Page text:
Hymn 254 is "From Greenland's icy mountains...". The text is from the great missionary bishop Reginald Heber (part of whose legacy is that he has several namesakes who went on to distinguish themselves in Anglican ministry--more than any other single person I am aware of). He died at the age of 49 (by definition, prematurely, IMO) while Bishop of Calcutta.
I can remember attending a service in an Episcopal parish in the mid-1970s where this was used as the entrance hymn. It was not unfamiliar to me from my Baptist upbringing, so I did not think it strange. Yet, even then, among the avant garde of missiologists, it would have been considered anachronistic at best, and quite possibly racist. Despite being one of the most popular hymns of the nineteenth century, in both Britain and America, it was eliminated from the Hymnal 1982, and one can scarcely imagine a setting in which it would be used today.
From Greenland's icy mountains,From India's coral strand,Where Afric's sunny fountainsRoll down their golden sand.From many an ancient river,From many a palmy plain,They call us to deliverTheir land from error's chain.Can we, whose souls are lightedWith wisdom from on high,Can we to men benightedThe lamp of life deny?Salvation, O salvation!The joyful sound proclaim,Till each remotest nationHas learnt Messiah's name.Waft, waft, ye winds, his story,And you, ye waters, roll,Till, like a sea of glory,It spreads from pole to pole;Till o'er our ransomed natureThe Lamb for sinners slain,Redeemer, King, Creator,In bliss returns to reign.
Why? Because the paradigm that it assumes is now clearly a relic of the past. Both British and American society are rushing headlong into post-Christian secularism, while the gospel has taken hold and is flourishing by "Afric's sunny fountains," among other places. The image of souls in "heathen" lands "calling" missionaries (per the Madeconian who appeared to St Paul in a dream) from "Christian" countries is no longer even plausible, let alone compelling. There are other objections as well, but let's first look at another of the genre, "Remember all the people...":
Remember all the peopleWho live in far off lands,In strange and lonely cities,Or roam the desert sands,Or farm the mountain pastures,Or till the endless plainsWhere children wade through rice-fieldsAnd watch the camel trains.Some work in sultry forestsWhere apes swing to and from,Some fish in mighty rivers,Some hunt across the snow.Remember all God's children,Who yet have never heardThe truth that comes from Jesus,The glory of his word.God bless the men and womenWho serve him oversea;God raise up more to help themTo set the nations free,Till all the distant peopleIn ev'ry foreign placeShall understand his kingdomAnd come into his grace.
These lines are from the pen of Percy Dearmer (1867-1936), a distinguished English priest, liturgist, and advocate for social reform. I don't remember this one from my growing-up years, and I can't say for certain that I have ever been present when it was used in an Episcopal service, though I definitely remember singing it (and chortling while doing so) in the Lutheran congregation in which I sojourned for a while en route to Anglicanism.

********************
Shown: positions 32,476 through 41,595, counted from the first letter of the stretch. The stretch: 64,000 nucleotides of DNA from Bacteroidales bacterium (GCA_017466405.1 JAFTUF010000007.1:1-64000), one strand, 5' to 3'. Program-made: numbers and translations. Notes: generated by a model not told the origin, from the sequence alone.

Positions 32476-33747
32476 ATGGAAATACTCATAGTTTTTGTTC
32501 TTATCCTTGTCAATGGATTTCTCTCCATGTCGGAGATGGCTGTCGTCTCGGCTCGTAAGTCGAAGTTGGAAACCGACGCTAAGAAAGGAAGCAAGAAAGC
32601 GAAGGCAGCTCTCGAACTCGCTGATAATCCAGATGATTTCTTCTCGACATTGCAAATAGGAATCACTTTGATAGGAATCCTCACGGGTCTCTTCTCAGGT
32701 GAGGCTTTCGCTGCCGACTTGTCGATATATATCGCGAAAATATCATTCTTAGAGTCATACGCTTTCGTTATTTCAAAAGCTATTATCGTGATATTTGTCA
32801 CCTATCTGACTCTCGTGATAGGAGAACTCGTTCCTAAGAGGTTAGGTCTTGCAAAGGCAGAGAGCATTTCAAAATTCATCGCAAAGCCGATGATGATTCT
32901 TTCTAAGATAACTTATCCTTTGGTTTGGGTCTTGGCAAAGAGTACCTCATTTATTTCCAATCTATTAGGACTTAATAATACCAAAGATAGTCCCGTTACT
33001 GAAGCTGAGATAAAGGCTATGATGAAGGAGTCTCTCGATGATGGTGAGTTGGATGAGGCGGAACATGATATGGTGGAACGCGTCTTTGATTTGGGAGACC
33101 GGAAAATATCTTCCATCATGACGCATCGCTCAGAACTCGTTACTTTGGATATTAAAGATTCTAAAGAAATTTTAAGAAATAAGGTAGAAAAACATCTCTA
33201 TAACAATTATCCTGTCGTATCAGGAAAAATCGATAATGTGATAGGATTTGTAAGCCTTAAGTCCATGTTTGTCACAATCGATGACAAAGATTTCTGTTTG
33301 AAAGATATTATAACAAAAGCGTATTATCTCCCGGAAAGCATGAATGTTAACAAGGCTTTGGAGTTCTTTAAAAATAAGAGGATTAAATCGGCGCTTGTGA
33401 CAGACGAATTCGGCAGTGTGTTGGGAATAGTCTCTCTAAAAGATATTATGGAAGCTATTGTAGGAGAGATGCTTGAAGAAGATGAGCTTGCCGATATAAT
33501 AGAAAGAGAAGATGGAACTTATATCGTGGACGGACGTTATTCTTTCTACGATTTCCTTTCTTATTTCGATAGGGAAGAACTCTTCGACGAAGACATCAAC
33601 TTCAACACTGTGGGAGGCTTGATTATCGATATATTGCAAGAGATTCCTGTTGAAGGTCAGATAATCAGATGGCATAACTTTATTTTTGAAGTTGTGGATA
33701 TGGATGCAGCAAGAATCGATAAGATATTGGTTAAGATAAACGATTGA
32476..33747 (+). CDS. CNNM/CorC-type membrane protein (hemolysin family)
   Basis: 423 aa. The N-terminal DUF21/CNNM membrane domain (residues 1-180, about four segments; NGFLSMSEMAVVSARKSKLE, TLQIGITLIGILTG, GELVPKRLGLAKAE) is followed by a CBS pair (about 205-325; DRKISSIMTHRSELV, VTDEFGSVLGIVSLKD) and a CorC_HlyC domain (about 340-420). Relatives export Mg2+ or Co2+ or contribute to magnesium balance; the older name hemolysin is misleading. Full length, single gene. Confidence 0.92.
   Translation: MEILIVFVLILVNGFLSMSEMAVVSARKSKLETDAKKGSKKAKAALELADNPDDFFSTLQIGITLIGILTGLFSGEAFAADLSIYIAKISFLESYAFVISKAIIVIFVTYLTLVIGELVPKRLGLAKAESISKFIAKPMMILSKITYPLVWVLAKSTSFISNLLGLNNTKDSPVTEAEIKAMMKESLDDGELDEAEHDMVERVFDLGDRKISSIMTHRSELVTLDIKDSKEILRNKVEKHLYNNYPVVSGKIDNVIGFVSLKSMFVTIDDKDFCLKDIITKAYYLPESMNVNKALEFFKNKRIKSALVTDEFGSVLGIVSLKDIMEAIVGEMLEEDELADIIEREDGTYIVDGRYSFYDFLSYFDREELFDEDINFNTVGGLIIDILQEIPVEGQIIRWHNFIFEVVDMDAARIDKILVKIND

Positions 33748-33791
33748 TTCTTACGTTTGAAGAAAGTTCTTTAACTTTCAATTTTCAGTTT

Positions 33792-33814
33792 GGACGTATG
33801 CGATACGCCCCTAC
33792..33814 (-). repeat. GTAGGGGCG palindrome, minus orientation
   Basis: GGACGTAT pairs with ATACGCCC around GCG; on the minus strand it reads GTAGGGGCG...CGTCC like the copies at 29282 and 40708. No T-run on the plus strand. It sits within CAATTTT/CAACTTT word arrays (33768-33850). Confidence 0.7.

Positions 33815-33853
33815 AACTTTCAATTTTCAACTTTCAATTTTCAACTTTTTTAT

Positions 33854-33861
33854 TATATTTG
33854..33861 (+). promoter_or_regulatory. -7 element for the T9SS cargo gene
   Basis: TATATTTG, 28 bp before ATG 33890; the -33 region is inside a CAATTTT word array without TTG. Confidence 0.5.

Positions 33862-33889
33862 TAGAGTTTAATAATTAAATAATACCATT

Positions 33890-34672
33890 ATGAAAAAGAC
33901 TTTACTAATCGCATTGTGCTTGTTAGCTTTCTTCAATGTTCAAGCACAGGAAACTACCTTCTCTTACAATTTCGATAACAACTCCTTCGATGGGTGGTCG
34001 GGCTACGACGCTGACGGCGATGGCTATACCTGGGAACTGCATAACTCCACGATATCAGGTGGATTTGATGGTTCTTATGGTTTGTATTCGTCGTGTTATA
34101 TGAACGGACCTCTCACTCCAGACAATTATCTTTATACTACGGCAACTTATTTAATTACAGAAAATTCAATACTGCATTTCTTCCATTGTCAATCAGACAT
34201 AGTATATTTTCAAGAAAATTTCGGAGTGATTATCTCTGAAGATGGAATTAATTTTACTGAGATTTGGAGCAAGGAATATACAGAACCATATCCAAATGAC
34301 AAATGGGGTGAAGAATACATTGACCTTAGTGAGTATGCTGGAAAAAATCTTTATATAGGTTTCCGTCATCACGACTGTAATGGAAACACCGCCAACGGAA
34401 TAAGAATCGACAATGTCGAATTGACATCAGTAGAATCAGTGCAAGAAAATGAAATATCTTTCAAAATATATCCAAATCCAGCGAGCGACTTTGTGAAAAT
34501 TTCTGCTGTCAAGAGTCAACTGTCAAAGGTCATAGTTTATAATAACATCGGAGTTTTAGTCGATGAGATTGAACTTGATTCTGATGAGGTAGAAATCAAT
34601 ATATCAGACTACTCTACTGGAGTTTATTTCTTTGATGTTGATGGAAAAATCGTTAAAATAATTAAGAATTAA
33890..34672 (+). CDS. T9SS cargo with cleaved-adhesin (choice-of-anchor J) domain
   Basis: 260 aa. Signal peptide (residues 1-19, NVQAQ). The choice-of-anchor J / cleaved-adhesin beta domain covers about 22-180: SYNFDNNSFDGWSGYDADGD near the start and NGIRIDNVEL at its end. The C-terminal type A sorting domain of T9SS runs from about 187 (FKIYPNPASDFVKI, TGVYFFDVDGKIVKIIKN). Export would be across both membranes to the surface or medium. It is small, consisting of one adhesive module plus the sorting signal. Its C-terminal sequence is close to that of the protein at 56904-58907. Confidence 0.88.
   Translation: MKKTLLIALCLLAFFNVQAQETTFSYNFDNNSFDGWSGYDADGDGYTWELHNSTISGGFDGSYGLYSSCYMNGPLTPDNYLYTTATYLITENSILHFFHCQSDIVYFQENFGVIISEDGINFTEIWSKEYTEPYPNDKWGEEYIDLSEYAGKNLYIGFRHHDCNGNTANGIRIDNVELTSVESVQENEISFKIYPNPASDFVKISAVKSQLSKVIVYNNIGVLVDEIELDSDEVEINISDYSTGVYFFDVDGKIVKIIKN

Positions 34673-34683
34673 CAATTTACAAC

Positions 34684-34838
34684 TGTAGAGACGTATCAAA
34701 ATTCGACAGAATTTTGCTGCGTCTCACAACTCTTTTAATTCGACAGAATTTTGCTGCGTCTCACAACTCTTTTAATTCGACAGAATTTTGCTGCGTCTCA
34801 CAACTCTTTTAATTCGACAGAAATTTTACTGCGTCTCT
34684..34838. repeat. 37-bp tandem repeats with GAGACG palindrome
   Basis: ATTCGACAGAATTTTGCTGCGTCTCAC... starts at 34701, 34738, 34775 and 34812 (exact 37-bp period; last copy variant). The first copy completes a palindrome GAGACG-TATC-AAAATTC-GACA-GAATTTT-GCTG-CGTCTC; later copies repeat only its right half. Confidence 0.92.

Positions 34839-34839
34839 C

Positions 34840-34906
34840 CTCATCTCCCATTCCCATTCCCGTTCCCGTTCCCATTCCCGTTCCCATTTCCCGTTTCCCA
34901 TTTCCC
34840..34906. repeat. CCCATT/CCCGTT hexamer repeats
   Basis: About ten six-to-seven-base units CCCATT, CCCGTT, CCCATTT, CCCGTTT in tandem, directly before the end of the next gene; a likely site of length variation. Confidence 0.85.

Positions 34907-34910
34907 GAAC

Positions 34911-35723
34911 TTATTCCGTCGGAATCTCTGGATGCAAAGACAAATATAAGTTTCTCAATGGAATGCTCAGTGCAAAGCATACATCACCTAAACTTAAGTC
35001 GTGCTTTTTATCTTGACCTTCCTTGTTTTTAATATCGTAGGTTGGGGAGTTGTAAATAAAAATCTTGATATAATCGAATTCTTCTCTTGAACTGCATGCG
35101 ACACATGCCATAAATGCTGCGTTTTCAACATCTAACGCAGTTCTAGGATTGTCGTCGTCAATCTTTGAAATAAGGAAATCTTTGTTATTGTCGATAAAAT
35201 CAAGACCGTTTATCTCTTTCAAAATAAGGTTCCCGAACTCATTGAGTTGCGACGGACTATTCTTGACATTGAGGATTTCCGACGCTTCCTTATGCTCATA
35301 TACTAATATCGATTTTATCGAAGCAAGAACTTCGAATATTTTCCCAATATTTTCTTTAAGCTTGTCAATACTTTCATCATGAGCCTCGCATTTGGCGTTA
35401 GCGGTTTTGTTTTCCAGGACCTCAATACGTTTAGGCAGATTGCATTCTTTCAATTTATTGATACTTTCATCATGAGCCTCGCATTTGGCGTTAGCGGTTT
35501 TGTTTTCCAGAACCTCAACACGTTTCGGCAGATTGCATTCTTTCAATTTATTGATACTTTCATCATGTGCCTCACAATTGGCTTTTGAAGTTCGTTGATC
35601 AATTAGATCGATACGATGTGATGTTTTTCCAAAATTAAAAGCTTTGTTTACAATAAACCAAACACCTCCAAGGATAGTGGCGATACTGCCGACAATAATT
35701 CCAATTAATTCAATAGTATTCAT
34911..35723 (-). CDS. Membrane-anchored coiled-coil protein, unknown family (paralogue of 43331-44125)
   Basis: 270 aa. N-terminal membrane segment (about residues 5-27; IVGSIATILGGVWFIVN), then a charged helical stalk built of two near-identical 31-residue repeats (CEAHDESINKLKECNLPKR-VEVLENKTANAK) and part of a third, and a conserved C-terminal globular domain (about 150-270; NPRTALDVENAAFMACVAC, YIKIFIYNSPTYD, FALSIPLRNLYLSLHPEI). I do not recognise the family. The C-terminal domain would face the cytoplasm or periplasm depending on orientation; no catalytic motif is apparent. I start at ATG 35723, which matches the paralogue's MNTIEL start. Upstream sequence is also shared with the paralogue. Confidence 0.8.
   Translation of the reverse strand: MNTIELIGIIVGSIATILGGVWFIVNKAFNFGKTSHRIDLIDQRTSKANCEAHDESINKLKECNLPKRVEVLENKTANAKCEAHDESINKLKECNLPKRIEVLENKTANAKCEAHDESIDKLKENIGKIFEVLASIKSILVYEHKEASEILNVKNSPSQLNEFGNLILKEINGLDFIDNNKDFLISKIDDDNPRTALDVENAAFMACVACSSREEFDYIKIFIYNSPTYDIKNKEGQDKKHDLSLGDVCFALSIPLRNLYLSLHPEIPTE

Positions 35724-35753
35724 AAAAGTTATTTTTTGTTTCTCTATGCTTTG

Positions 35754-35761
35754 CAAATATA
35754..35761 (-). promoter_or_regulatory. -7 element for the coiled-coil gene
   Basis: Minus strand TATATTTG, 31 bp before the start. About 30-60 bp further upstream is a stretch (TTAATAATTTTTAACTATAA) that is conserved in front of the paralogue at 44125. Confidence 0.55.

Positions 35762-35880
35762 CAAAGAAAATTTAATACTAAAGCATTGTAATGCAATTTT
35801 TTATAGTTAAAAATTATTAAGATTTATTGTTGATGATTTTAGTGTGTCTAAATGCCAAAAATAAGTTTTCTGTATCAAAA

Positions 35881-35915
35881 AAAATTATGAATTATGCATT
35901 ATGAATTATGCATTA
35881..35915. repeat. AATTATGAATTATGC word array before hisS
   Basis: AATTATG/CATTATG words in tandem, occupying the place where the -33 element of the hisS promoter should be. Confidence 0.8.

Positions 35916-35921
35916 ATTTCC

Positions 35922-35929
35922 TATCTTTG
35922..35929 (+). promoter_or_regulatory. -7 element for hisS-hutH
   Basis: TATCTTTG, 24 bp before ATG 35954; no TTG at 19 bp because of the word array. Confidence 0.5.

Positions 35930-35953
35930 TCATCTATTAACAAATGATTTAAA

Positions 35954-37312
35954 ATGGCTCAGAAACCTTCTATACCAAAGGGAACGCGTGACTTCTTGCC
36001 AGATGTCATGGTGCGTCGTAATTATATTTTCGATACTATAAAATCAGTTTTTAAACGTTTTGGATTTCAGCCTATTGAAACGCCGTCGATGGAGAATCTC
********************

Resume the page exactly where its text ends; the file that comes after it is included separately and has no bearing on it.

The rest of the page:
The anachronisms present in the Heber text are grossly magnified in this one. It bespeaks a world where it was still possible for something to be exotic, a possibility that information and communication technology has now pretty much done away with. It exemplifies a naive occi-centrism that is now not only very much out of fashion ideologically, but not not even plausible (the "apes swinging to and fro" line makes me laugh still).
So, from whence comes my nostalgia? First off, I enjoy the tunes (Missionary Chant and Far Off Lands, respectively). But I realize that my growing fondness for all-things-Victorian as I advance into my dotage is an anomaly, and not widely shared. Beyond that, however, I miss the unashamed passion for evangelism that is present in these hymns. Strip away all the intimations of cultural imperialism, and what shines through is an honest and fervent conviction of the universality of the gospel. The mysterium fidei is honest-to-God good news for all people in every place and in every time. There is no hint of forcing it on anyone; despite all the attempts at constructing a counter-narrative to the great era of European and American missionary endeavor, we're talking about genuine heroes here. (Reginald Heber lost his life to the exotic climate and micro-fauna of India more than to anything else.) They purveyed the gospel through acts of love and gentle persuasion. And there is certainly no hint of syncretism or universalism of a different sort--no "I'll take my road and you take your road and we'll meet at the peak." That era understood that to know Christ is to live in light and to not know Christ is to live in darkness, and they were passionate about bringing people to know Christ.
In fact, according to the Hymnal 1940, at least, mission is virtually synonymous with evangelism. It's a great thing to dig wells and build schools and make micro-loans to people in developing countries, but all that is an adjunct to mission, not mission itself. Mission is when you are in a position to say to someone, "May I tell you about Jesus?"
We need some new missionary hymns that don't make us laugh (though I think I won't like the tunes nearly so much as the old ones). But perhaps we need to first recover a passion for worldwide evangelism. A little resurrected Christian triumphalism wouldn't be such a bad thing now, would it?